The next morning, I groggily camped out at an overlook to eat breakfast and sketch my sleepiness away. I hadn’t expected to be all that into Mesa Verde considering I’m usually more into nature’s creations than man’s but the cliff dwellings made by the Anasazi people are like a Southwest Shire. The homes and storage facilities are perfectly integrated into their surroundings. My mom, an architect and town planner, has taken me to many planned neighborhoods and developments over the years but Mesa Verde puts them all to shame.
The Anasazi people (“Ancient Ones”) used tiny handholds and narrow passages in the rock to move from the clifftops to the dwellings. I want to live here, like, a lot. I, like the Anasazi, want to climb all climbable things at all times. Looking down at the bandages on my shins from yesterdays hike it’s clear I could use a few lessons from the Ancient Ones. I eye the sign hanging over one of the trails explaining that it will basically cost me my first child to explore any of the dwellings without a tour guide. Fighting the urge to rack up yet another potential arrest warrant in the Southwest, I sign up for an official tour of Cliff Palace, the largest of the dwellings.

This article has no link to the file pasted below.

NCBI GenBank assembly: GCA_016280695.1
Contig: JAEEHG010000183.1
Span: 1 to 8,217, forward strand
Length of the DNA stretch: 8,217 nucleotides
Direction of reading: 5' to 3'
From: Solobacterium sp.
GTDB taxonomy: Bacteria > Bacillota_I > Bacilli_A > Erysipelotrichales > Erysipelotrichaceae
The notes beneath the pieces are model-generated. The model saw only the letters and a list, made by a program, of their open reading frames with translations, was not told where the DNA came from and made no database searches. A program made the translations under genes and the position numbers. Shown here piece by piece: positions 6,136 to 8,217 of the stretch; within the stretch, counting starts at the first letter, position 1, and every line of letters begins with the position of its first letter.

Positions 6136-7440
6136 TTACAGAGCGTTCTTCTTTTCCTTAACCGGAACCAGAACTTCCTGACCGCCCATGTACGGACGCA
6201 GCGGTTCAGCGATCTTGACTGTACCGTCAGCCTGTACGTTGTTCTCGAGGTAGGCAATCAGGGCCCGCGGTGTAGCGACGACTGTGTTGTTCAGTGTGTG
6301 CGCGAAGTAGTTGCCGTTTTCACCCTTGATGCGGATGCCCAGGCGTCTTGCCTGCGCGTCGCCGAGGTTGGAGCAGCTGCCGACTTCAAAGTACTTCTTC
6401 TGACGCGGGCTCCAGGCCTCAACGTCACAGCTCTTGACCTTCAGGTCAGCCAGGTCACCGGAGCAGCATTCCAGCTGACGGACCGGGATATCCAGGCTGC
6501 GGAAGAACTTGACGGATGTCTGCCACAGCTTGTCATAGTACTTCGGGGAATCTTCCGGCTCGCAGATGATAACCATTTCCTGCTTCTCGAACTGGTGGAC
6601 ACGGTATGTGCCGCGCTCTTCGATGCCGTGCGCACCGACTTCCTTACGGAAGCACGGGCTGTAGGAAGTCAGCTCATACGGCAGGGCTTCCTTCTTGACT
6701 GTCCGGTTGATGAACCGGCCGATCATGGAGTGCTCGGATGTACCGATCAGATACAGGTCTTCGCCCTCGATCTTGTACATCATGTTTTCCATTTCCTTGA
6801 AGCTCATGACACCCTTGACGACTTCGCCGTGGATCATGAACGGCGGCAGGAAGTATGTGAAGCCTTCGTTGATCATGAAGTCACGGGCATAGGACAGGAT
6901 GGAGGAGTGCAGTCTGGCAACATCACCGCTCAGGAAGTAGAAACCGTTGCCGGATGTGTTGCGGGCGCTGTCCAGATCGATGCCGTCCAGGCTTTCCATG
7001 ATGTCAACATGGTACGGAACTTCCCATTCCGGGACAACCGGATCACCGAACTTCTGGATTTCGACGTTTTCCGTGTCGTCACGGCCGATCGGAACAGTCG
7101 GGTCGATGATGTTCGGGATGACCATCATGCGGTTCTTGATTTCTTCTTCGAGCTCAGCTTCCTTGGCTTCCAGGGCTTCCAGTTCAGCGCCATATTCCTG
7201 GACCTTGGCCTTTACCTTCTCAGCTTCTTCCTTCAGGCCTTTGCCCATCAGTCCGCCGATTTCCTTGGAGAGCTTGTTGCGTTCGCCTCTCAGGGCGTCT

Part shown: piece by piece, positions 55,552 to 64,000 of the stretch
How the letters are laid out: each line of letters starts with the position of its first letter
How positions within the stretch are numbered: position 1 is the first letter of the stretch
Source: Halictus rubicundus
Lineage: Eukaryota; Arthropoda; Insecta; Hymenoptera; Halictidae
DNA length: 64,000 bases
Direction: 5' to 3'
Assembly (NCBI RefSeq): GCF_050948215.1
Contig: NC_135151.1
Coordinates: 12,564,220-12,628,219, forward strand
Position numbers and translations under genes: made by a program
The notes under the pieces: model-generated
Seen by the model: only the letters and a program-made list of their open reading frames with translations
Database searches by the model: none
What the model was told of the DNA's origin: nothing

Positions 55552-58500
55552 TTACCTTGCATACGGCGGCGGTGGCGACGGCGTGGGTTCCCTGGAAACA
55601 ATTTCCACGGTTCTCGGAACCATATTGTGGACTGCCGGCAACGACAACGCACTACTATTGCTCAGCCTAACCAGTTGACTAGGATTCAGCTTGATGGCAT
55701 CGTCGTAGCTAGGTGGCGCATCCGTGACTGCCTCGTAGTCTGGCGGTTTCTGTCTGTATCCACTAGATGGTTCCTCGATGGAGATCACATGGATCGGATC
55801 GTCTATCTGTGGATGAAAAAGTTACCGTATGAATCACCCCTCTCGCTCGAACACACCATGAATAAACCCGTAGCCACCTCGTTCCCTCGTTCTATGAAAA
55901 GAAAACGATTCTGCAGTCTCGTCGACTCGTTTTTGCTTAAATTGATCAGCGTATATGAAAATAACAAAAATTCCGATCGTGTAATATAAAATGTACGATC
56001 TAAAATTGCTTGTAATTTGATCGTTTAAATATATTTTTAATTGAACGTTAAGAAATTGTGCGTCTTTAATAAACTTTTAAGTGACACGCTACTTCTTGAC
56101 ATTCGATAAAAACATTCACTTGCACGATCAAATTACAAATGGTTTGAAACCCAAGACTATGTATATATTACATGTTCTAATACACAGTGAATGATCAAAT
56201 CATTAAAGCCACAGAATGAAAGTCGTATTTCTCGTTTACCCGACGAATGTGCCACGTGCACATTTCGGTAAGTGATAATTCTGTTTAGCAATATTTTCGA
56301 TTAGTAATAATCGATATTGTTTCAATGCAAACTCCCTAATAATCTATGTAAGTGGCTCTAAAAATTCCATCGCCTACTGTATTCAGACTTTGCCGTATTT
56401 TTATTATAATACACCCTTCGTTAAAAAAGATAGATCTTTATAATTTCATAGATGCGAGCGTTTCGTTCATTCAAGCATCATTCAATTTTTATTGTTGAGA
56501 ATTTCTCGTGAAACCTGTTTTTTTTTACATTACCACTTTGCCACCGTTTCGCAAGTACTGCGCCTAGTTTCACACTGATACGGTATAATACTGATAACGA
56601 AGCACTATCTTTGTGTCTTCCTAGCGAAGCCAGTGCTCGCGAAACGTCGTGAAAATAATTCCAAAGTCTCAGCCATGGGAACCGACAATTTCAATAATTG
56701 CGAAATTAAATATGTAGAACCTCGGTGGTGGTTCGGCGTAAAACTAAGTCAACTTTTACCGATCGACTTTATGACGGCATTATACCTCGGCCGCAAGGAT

I get the last tour ticket of the morning and bolt over to where the tour guide, David Nighteagle, who is a Pueblo Indian of Anasazi origin, is halfway through the safety speech. He leads us down a narrow canyon and through the dwelling, pointing out colorful ancient art and hidden hand holds. At the end of the tour he pulls out his flute and fills the ancient village center with music. A hush falls over our tour group, the group following us, and park visitors looking down from the cliffs above. To hear music in a place like this is transporting. I can hardly breathe as I listen to the sound echo often the crumbling stones. I am overwhelmed with gratitude for the park guides and rangers who, like David, are able to move visitors through song and story to another time within this place. Why do we even bother to present theater in theaters? I wonder. There are places in this world, even places that have been abandoned for nearly a thousand years, that are infinitely more alive than a blackbox theater. I find myself wondering what kind of production I would put up in Cliff Palace, given the opportunity.